“Fuel cell cars are too expensive – and there’s no refueling infrastructure either.” You may hear a sentence like this one many times over. Both German-language magazine HZwei and English-language e-journal H2-international have reported regularly about new hydrogen filling stations (e.g., October 2017 issue of H2-international). So, let’s look at the price, which might be much lower than many Germans believe. If you factor in available incentives, an FCV such as the Honda Clarity Fuel Cell would cost only around EUR 42,000 instead of EUR 57,000 – that is if it were offered on the domestic market. But NOW confirmed that “this Honda model is currently unavailable in Germany.”
Hydrogen cars make up a negligible percentage of new vehicle registrations in the country today, as indicated by a total of only three people applying for a fuel cell incentive between July 1, 2016, and March 31, 2017. Conversely, the German Office for Economic Affairs and Export Control received 8,655 applications for battery-electric and 6,690 for plug-in hybrid vehicles – more than half of them from commercial buyers.
A short reminder: The economic incentive grants EUR 2,000 in federal subsidies and a further price reduction of the same amount is given by the car manufacturer, which means that customers can cross EUR 4,000 off their bill. For example, it reduces the price tag of a Toyota Mirai (EUR 78,600) by 5 percent. But much more is possible: A relatively new project can help buyers recover two-fifths of the added cost for buying an FCV.
Forty percent off the price difference
On March 1, the government introduced the Funding Guideline for Market Activation Measures as part of Phase II of the National Innovation Program Hydrogen and Fuel Cell Technology. The guidance, which will be in effect until the end of 2019, is part of a government program designed to prepare competitive hydrogen and fuel cell products for market introduction. It makes it possible to offer subsidies in the form of non-repayable grants if the relevant project involves at least three fuel cell vehicles.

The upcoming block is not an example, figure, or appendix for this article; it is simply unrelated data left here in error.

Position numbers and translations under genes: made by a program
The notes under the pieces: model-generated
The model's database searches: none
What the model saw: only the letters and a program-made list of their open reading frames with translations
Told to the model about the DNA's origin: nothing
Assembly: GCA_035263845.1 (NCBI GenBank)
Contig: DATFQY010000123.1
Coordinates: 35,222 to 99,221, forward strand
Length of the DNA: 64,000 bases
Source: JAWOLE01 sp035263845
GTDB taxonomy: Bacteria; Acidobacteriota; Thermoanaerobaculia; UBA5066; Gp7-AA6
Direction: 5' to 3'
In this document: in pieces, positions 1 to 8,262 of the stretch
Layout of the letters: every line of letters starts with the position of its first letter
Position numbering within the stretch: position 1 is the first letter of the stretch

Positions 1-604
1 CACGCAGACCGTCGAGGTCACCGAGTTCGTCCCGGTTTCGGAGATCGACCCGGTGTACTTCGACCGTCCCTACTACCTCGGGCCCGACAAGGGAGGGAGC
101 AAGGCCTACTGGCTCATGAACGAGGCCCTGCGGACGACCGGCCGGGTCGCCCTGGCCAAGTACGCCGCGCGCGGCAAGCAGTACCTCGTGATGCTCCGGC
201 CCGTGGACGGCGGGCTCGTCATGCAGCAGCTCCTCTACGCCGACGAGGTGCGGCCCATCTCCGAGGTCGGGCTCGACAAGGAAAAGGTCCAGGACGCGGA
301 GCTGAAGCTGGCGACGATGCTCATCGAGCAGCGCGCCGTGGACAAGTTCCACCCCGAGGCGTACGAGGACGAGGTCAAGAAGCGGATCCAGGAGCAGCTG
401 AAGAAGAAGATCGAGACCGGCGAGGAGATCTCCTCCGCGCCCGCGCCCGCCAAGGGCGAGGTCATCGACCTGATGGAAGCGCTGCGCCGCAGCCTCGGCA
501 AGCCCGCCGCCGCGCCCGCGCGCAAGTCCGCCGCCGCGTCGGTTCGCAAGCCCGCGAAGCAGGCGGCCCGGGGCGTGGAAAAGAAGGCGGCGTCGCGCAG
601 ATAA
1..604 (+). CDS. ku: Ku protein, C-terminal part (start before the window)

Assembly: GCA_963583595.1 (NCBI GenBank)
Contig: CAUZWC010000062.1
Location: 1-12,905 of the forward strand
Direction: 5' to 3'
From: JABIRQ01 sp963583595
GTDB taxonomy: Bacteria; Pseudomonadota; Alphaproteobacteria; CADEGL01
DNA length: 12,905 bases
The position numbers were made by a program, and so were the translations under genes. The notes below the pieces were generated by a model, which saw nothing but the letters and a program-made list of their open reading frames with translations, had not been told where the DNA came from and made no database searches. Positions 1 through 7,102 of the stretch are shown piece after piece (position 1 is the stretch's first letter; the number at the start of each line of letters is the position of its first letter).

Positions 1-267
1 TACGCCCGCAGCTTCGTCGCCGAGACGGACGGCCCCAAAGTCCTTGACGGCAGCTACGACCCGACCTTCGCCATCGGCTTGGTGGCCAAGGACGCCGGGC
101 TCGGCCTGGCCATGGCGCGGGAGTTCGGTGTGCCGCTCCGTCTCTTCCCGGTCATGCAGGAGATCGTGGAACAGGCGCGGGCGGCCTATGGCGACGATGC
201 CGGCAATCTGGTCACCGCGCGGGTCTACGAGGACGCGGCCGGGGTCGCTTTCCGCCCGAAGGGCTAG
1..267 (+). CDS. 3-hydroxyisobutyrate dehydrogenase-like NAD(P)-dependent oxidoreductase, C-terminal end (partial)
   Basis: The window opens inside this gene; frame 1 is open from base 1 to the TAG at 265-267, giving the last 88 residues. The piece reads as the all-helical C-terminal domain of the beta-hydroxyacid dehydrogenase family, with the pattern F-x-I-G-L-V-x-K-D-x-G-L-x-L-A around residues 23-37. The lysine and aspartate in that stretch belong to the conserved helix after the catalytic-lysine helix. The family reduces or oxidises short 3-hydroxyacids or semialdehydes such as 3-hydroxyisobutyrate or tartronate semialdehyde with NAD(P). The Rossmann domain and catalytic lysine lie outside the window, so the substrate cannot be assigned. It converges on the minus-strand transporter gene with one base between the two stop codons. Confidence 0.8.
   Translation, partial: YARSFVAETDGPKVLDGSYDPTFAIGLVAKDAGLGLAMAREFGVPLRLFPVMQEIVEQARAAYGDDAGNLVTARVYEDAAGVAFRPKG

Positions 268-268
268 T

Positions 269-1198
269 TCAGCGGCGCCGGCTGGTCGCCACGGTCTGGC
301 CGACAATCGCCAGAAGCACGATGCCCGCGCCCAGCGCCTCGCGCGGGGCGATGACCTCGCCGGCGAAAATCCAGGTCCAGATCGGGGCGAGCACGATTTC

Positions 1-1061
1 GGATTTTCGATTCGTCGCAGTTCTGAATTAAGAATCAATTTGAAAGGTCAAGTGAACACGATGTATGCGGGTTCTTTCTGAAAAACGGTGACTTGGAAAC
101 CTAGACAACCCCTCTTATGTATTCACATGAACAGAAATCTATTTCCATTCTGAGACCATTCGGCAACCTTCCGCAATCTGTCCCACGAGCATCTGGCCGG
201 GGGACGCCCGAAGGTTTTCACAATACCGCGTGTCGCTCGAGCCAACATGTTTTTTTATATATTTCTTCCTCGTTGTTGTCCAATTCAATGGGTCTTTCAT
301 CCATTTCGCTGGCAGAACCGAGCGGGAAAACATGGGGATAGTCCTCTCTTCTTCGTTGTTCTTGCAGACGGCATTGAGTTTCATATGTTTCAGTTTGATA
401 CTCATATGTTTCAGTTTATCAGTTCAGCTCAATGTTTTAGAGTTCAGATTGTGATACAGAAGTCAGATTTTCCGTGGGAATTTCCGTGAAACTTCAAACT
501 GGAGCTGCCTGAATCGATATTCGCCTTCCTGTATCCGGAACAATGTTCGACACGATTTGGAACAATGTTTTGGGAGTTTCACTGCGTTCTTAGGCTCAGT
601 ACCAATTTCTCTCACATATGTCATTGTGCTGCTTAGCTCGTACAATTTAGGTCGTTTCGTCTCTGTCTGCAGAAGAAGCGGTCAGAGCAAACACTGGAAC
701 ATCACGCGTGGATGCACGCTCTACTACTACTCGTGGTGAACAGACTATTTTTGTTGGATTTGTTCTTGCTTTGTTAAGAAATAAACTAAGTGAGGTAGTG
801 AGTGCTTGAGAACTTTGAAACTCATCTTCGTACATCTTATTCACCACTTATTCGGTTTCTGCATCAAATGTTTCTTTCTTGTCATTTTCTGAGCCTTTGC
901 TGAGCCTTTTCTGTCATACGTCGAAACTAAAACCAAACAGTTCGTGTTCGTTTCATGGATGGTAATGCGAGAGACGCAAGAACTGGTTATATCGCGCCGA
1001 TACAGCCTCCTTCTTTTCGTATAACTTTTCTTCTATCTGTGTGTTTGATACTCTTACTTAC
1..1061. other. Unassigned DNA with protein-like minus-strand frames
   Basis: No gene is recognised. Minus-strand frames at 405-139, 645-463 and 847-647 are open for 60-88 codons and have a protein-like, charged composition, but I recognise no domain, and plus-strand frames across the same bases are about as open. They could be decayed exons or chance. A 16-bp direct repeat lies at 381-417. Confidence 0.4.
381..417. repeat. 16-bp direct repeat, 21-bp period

To be more precise, it covers up to 40 percent of the price difference between fuel cell and conventional vehicle technology. As NOW said, “Submissions must include quotes for both fuel cell and conventional models.” For example, Toyota’s Mirai counterpart is the Avensis, sold at a list price of EUR 24,790.
Eligible for grants are public and private corporations and individuals engaged in business or commerce. Especially German-based SMEs have been encouraged to apply. However, the grant cannot be combined with the economic incentive for electric vehicles.
Prices subject to change
At least, that’s the theory, because the calculation examples shown in the table will only be of use if a fuel cell car is available on the German market. So far, carmakers have manufactured only a few thousand units (see Hyundai in October 2017 issue of H2-international). They are primarily offered in Japan and California, while relatively few make it onto German roads most of the time. The domestic market saw merely two of the FCX Clarity, Honda’s first generation of fuel cell cars, delivered and both remained in the company’s possession. Asked about the automaker’s most recent model, Thomas Brachmann from Honda R&D Europe Germany replied, “The latest Clarity Fuel Cell is not sold in Europe.” In the States, it can be leased for USD 59,365.